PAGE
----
2) But also a willingness to kill processes if they weren't useful. Always OK to ask "who needs this meeting?" or, understanding its purpose, "can this be a few 10-second Slacks with follow-up when necessary, instead of a 15-minute team meeting every day?"
3) Project managers who were "on the team's side", at least so far as the team could tell. You come in taking the whip to people, you end up with bullshit information. You can't manage a project effectively with bad info. You want your team to tell you when shit's going sideways, or just that it might, early. They won't do that if they think they're taking on personal risk by raising issues. And they'll be stressed out and their work will be worse.
4) Semi-relatedly, estimation based on past (team) performance, on the same project. No guess-timates becoming commitments. No "so, can you have that tomorrow? Two days?" This is one part of the "agile" thing that, when done right, I've not seen anything surpass in accuracy or in keeping panic and confusion away. It does mean your estimates at the start of a project can't usefully go very far into the future and will best be expressed as large ranges until at least a few weeks in, and that you can't swap people around all the time and keep estimating accurately—but that's true anyway, even if you pretend it's not. I have seen people care a lot that their estimates often suck but not be willing to give up the "so, one day? Two days?" ambushes or accept that there will be times in a project when responsible estimation is very imprecise. These folks tend to get bad info on top of the inherent flaws in their approaches, because they have trouble with #3.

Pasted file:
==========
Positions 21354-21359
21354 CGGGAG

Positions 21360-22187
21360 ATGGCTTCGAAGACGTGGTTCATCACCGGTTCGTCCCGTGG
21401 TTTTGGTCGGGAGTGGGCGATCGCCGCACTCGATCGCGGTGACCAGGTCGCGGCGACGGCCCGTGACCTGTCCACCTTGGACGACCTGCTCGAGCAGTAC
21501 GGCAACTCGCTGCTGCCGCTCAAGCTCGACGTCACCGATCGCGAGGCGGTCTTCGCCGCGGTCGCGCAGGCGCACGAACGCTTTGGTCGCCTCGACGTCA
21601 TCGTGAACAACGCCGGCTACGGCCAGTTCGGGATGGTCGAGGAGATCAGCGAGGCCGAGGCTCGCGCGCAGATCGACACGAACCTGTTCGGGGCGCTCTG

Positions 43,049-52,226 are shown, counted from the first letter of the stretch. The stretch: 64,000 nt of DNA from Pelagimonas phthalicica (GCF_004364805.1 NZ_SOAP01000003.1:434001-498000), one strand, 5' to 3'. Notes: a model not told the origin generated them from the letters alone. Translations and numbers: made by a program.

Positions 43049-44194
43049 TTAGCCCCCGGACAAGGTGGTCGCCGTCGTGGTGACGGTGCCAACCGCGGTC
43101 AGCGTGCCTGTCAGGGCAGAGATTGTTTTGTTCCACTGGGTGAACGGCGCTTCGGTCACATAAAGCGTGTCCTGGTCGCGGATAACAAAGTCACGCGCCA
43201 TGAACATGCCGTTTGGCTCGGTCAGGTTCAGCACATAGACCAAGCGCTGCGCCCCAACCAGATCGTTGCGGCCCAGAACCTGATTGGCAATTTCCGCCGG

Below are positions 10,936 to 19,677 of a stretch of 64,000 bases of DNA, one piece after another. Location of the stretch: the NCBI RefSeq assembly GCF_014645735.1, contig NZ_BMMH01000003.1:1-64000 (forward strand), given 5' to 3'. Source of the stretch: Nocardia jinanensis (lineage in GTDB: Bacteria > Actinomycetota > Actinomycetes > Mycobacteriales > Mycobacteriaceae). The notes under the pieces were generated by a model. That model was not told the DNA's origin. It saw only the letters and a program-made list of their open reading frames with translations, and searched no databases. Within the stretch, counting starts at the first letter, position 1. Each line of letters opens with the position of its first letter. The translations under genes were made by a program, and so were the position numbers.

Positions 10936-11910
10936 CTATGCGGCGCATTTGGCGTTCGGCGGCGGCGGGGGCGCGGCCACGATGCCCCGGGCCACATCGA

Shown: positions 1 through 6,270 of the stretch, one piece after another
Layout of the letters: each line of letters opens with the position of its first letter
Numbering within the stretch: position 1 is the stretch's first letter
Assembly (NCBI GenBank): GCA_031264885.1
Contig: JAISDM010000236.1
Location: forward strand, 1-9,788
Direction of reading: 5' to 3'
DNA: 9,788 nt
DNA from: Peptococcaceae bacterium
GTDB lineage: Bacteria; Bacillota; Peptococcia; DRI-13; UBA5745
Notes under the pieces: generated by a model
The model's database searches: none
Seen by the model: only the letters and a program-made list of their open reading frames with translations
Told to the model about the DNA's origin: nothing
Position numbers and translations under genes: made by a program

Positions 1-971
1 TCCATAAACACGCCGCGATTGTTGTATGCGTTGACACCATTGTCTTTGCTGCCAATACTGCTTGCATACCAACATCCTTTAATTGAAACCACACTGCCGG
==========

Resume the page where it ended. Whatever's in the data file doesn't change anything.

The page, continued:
5) No "I have five bosses" crap.
That all may be more "in the weeds" and/or obvious than what you wanted, though.
This. I've found this so imporant in my time. As far as I'm concerned, if a manager can't keep their own team on side, they might as well not bother. When the manager is popular and people unite around them in times of stress, then everything will work so much better. From there camaraderie and esprit de corps naturally starts to follow, especially if the product manager personally hired many of the members of the team and starts to build a tradition.